According to police Chief Gen. Ismaeil Ahmadi Moghaddam, eight episodes of acid attacks occurred in the area in the last few months.
Investigators said that the assailants used the same modus operandi of throwing acid at the women in cars while riding motorbikes. The authorities believe the similar nature of the attacks suggests that they were carried out by the same people, but added that the motive was still unknown.
However, local media and protesters suggested that the women were disfigured because they did not follow the dress code implemented in the country. According to Iranian Islamic law, women are required to wear the Hijab – a garment which covers head and chest, with the exception of the face – and to cover legs, arms and torso when they are in public.
London-based political activist and journalist, Professor Reza Moradi, said that the thousands of people who rallied demanded "an end to the involvement of the law in women's life in general and safety for women."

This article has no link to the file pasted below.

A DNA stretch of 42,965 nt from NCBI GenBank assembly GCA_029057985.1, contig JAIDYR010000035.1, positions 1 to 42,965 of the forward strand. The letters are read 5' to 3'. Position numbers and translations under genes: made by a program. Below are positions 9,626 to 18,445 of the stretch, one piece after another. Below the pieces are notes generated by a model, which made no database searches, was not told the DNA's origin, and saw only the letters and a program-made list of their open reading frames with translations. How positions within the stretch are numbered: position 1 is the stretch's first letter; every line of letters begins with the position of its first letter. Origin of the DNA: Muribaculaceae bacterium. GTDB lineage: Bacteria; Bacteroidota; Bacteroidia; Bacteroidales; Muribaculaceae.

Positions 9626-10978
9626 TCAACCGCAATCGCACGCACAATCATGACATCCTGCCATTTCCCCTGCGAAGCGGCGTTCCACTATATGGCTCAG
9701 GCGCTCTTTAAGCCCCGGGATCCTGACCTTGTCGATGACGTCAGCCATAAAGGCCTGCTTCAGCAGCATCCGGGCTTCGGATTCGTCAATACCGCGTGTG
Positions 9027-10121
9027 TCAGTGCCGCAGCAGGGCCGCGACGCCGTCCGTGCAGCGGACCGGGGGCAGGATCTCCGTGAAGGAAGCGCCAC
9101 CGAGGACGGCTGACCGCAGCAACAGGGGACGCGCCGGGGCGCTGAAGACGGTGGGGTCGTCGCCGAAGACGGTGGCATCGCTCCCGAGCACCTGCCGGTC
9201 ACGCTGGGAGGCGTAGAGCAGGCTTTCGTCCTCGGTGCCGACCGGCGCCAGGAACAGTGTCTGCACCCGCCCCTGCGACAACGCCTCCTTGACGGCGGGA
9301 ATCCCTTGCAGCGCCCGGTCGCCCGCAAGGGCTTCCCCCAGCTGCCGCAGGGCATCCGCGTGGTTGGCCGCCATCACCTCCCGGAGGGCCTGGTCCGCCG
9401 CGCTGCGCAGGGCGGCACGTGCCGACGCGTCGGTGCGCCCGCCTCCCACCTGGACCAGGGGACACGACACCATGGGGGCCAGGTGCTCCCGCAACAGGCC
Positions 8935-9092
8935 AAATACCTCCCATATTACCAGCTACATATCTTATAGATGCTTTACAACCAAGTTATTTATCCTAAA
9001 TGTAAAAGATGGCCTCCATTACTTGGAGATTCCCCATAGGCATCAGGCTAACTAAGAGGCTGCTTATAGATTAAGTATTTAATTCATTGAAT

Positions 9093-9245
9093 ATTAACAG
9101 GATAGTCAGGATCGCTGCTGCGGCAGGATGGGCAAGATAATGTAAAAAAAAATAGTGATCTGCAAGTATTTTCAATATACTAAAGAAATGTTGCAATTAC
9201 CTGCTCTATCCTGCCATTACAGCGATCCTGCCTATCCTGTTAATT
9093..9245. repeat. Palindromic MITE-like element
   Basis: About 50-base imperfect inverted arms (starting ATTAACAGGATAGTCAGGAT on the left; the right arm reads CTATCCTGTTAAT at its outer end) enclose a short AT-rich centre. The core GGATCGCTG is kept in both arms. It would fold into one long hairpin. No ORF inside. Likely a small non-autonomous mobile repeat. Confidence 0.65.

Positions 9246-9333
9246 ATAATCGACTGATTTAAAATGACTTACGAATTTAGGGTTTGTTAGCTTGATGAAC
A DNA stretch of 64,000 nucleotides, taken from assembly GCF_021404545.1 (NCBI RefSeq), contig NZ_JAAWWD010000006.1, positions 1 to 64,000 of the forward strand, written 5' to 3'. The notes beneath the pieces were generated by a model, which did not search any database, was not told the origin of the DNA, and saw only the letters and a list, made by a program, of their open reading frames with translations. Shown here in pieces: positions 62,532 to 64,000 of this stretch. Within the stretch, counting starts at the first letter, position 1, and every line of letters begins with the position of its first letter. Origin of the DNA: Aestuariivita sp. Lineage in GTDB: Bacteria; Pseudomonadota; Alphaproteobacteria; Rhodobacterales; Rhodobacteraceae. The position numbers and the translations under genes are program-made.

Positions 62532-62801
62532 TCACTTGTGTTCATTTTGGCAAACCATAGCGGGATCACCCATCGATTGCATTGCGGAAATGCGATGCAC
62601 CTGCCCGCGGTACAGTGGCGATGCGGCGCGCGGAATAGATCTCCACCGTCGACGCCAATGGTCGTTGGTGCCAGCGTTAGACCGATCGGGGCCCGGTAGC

Speaking to IBTimes UK, he said: "Attacks took place in the street targeting random women who were not 'properly veiled'.
"Thousands of men and women protested and accused the authorities for the outrageous act; the government has been passing laws and urging police to tackle 'civil disobedience' (improper veiling and rejection of Islamic dress code). So it is normal to hold the authorities accountable for the actions and for not safeguarding the society against such attacks."
Acid Throwing Widespread Worldwide
Acid throwing is often carried out to disfigure people, not to kill them. The practice is not frequent in Iran, but it is largely widespread in Asian and Middle Eastern countries such as India, Pakistan, Saudi Arabia and Afghanistan, and also some areas of South America and Africa.
A 2013 report warned about the surge in similar attacks in Italy. In one episode, a woman who was pregnant with twins was attacked and burned with acid while she was parking her car near a clinic in Milan.
Yazidi Female Fighter Recalls Horrifying ISIS Massacre
October 24, 2014
A Yazidi woman, who believes she has lost her family in a massacre in which Islamic State of Iraq and Syria (ISIS) militants reportedly killed hundreds of the ethnic minority community in northern Iraq, has taken up a fight against the militants group and is determined to reclaim her land back.
“I will never forgive! I have promised myself that before I die I will return to Shengal,” Robjon told Kurdish journalist Khazar Fatemi in a video report published in the Huffington Post, referring to her hometown, from which she managed to escape before it was completely seized by ISIS.